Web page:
[author: Maria Mazza]
In a recent decision, Parents, Families and Friends of Lesbians and Gays, Inc. v. Camdenton School District, a federal district court in the Western District of Missouri held that a school district violated the First Amendment by employing an internet filtering software that blocked websites expressing a positive viewpoint toward lesbian, gay, bisexual, and transgender individuals.
The school district used an internet filtering product called URL Blacklist which was comprised of several filters in order to comply with the Children’s Internet Protection Act (CIPA). CIPA requires schools to protect children using school computers from viewing visual depictions that are obscene, child pornography, or harmful to minors. The school district enabled the filters blocking advertisements, pornography, mixed adult, and sexuality in order to control the subject matter that network users could access on the internet.
PFLAG argued that the school district’s filtering system burdened websites expressing a positive viewpoint toward LGBT individuals. The district court agreed, finding that the sexuality filter used by the school district had the effect of filtering out positive material about LGBT issues, as well as pornographic materials. PFLAG identified 41 websites blocked by URL Blacklist’s “sexuality filter” that expressed a positive viewpoint toward LGBT issues. PFLAG tested these websites on five other internet filter systems used to help schools comply with CIPA, none of which blocked any of the websites. The district court also found that the school district’s filtering system had the effect of allowing access to websites expressing a negative viewpoint toward LGBT issues by categorizing the websites in its “religion” category. Because the school district continued to use the filtering system after having been advised by the American Civil Liberties Union of the viewpoint discriminatory effect of the filtering system, the district court concluded that the school district had intentionally discriminated based on viewpoint in violation of the First Amendment.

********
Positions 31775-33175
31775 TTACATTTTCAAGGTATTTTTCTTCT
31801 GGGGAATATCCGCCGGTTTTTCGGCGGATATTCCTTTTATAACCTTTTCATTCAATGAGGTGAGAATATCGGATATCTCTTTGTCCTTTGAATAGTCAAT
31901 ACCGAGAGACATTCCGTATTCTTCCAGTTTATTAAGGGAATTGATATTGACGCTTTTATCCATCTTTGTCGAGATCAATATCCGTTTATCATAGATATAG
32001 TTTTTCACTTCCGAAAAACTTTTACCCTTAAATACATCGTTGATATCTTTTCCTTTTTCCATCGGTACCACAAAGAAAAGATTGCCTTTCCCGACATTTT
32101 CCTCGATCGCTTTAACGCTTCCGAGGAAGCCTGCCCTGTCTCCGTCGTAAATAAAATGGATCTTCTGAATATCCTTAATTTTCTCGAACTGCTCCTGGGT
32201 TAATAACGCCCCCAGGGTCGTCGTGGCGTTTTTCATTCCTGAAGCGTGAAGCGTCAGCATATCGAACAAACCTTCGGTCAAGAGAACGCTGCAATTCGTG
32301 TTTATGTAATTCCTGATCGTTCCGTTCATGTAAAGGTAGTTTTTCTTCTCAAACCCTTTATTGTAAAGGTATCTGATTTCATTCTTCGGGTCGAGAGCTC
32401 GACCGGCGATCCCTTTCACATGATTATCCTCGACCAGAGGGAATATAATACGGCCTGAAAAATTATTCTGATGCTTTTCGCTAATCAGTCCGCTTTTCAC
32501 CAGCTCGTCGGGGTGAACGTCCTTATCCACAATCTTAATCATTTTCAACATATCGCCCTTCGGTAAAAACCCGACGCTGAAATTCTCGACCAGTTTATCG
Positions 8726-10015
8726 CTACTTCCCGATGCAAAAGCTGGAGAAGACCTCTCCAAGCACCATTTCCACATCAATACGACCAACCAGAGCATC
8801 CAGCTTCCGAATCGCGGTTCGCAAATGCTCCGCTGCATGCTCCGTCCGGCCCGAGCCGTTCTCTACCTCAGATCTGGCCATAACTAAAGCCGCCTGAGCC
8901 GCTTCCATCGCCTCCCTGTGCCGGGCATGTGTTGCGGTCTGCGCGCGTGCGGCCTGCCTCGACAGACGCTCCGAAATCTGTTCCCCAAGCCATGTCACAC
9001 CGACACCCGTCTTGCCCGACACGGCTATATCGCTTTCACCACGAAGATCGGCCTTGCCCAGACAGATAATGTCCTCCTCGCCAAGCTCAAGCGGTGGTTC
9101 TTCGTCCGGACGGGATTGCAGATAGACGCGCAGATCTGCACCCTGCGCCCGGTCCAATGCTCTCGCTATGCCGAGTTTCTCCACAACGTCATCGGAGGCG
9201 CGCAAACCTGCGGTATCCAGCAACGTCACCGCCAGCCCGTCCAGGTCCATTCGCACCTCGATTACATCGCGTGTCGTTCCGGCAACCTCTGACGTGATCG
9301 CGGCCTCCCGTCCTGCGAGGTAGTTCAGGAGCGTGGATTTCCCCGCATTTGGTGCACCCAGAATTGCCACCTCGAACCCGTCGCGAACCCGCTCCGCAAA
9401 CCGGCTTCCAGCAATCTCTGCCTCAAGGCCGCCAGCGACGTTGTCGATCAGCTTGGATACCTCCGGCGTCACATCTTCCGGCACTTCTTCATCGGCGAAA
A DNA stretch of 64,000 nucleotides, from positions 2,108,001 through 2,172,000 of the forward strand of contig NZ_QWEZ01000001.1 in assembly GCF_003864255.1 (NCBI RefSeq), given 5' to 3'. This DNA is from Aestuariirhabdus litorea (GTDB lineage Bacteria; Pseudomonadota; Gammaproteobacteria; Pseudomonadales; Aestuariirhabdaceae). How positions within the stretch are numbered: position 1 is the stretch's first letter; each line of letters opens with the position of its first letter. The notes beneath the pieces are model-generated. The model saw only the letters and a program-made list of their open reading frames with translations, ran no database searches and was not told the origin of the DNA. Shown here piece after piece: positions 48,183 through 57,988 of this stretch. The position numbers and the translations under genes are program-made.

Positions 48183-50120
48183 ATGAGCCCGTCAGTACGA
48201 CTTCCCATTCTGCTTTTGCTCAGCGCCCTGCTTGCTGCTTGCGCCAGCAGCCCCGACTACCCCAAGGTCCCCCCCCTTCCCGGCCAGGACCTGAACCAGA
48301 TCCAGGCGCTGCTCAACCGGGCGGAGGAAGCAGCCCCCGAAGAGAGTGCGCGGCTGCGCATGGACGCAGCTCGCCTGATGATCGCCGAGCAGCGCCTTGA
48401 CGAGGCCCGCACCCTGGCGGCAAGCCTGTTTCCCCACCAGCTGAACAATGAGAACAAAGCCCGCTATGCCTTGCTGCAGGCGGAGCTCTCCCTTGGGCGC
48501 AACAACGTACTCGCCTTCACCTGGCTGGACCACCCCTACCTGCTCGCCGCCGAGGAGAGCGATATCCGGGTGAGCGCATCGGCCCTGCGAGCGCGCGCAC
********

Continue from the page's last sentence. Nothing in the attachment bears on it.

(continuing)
Further, the district court noted that the filtering system’s procedure for requesting that individual websites be unblocked deterred and stigmatized students making such requests. It was not clear that the process for requesting that a website be opened was truly anonymous because the request form encouraged students to enter a username derived from their real name. The district court concluded that the lack of anonymity could deter students from making such a request.
This decision demonstrates the importance of carefully reviewing the types of websites that are blocked by an internet filtering system. An overly broad system may violate the First Amendment if the filter blocks websites that express specific viewpoints which are not contrary to CIPA. In addition, districts should review the procedures for students to request that websites be unblocked to ensure that such a process allows a student to remain anonymous.